They didn't halt at the transparent wall but passed straight through it. Wanton-poda shot across in between Mira and them, expelling more gusts of foul odour from underneath its frill.
An exchange of animated noises told Mira that a discussion was going on. She concentrated hard, trying to decipher something—anything—but she couldn't recognise any speech patterns or syllabic references.
She interrupted them in frustration. 'Why have you brought me here?'
But the Siphonophores didn't even seem to hear her. They turned in accord, leaving as quickly and silently as they'd arrived.
Mira attempted to follow them but the wall became solid as if she'd run into a sheet of rubber. She clawed at it in anger. The texture immediately hardened.
She took a couple of steps backward and then ran forward, trying to use momentum to break through. The wall repelled her with equal force, and she fell down.
Wanton-poda squealed. 'Please desist, Mira-fedor. You'll injure yourself and the pantomath.'
Mira climbed to her feet, clutching her hip and abdomen. She felt shaken and enraged, and fearful that she had hurt her baby. 'You can't keep me a prisoner!' she cried. 'And for Cruxsakes, what is a pantomath? Why did you call my baby that?' Suddenly she didn't care that her questions were direct and offensive.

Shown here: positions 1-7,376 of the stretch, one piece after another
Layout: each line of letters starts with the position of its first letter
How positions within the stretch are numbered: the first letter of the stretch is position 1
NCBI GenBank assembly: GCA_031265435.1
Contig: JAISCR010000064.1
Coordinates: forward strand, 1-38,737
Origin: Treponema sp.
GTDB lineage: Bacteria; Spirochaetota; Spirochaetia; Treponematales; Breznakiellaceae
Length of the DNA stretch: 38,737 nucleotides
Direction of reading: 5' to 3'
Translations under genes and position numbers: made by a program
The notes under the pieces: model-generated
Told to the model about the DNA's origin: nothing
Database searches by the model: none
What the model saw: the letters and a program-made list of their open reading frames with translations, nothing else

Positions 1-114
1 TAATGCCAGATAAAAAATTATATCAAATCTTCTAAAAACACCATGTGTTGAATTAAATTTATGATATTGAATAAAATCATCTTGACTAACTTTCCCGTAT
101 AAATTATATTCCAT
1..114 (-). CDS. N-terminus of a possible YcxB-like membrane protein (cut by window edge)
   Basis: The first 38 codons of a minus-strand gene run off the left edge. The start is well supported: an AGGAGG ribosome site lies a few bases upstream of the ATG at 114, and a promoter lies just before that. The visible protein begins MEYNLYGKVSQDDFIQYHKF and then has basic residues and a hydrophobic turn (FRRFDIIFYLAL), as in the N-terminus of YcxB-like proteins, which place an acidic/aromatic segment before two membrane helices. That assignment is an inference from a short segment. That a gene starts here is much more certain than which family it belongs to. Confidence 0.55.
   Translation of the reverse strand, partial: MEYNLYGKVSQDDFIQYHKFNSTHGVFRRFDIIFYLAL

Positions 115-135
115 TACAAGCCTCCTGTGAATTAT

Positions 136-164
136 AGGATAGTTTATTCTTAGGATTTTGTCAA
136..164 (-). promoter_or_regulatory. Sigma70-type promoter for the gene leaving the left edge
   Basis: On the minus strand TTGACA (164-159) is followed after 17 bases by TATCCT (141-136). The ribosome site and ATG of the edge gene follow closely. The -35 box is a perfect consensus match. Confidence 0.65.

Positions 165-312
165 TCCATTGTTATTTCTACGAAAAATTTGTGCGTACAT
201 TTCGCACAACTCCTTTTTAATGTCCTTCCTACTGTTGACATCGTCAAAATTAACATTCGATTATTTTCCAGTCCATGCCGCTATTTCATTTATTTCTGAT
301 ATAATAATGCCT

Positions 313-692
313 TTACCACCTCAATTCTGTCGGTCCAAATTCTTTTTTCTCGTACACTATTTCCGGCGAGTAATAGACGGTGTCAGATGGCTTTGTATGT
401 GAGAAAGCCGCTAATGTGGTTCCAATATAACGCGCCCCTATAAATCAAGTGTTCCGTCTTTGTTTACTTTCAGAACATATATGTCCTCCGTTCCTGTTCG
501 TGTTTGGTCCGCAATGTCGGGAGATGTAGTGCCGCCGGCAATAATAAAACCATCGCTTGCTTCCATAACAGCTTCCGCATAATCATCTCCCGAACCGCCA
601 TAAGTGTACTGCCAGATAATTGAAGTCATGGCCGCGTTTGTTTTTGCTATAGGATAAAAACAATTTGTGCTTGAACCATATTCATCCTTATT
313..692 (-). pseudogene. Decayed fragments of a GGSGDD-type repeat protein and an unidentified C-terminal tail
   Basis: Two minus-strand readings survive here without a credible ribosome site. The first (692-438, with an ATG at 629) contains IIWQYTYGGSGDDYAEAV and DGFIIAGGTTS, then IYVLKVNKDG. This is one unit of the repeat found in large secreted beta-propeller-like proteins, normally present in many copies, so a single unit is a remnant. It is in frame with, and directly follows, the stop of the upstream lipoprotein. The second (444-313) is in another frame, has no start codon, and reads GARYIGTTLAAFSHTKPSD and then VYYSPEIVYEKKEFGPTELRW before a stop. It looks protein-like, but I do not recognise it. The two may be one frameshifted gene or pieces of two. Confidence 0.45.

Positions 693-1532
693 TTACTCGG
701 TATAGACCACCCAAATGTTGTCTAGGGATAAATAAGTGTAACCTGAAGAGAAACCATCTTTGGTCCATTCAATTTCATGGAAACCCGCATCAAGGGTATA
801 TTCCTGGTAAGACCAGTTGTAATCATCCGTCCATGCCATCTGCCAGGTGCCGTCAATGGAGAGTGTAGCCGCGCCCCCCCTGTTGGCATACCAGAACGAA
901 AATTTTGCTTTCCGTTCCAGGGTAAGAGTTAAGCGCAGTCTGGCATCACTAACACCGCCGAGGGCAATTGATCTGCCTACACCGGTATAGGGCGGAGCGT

Wanton-poda ascended to shoulder height and excreted a light spray from under its frill. Almost instantly Mira became tired; so tired that instinct sent her stumbling over to the bed where she could lie down before—CHAPTER 4
Trin sat on the beach under Semantic's glow, and stared out at the dark mass of water. Murmurs drifted down to him from the camp higher up along the tide line. The voices held optimism for the first time.
Many had perished in their flight from the Saqr to safety; some in the Pablo tunnels, but most had fallen to the nightwinds as they trekked to the southern islands.
Since then they had crept from island to island on stolen flat-yachts, sleeping by day and putting their lives in the hands of a young half-Mioloaquan girl.
Now Djeserit had found them an island upon which they might be able to stay, and put an end to this exhausting flight from the Saqr who'd invaded their world and devastated their towns.
Djeserit had their trust. With her unique hybrid biology she was able to fish effectively and provide them with the food they'd need for the two-day journey across the Galgos Strait. Djeserit was their hero and neither he, the new Principe of Araldis, nor Cass Mulravey, the women's advocate, had been able to give their people as much hope.
Trin wrestled with this realisation, unsure whether it pleased or displeased him.
'Trinder, darling, you've barely spoken to me.'
The voice belonged to his mother. Djeserit had rescued her from the palazzo on the Tourmaline Islands; another courageous feat that chafed at Trinder's frayed emotions.
'I have many things to contemplate, madre. They do not include entertaining you with conversation,' he said flatly.
Excerpted from Mirror Space: Sentients of Orion 3 by Marianne de Pierres. Copyright © 2009 Marianne de Pierres. Excerpted by permission of OPEN ROAD INTEGRATED MEDIA.
All rights reserved. No part of this excerpt may be reproduced or reprinted without permission in writing from the publisher.
Excerpts are provided by Dial-A-Book Inc. solely for the personal use of visitors to this web site.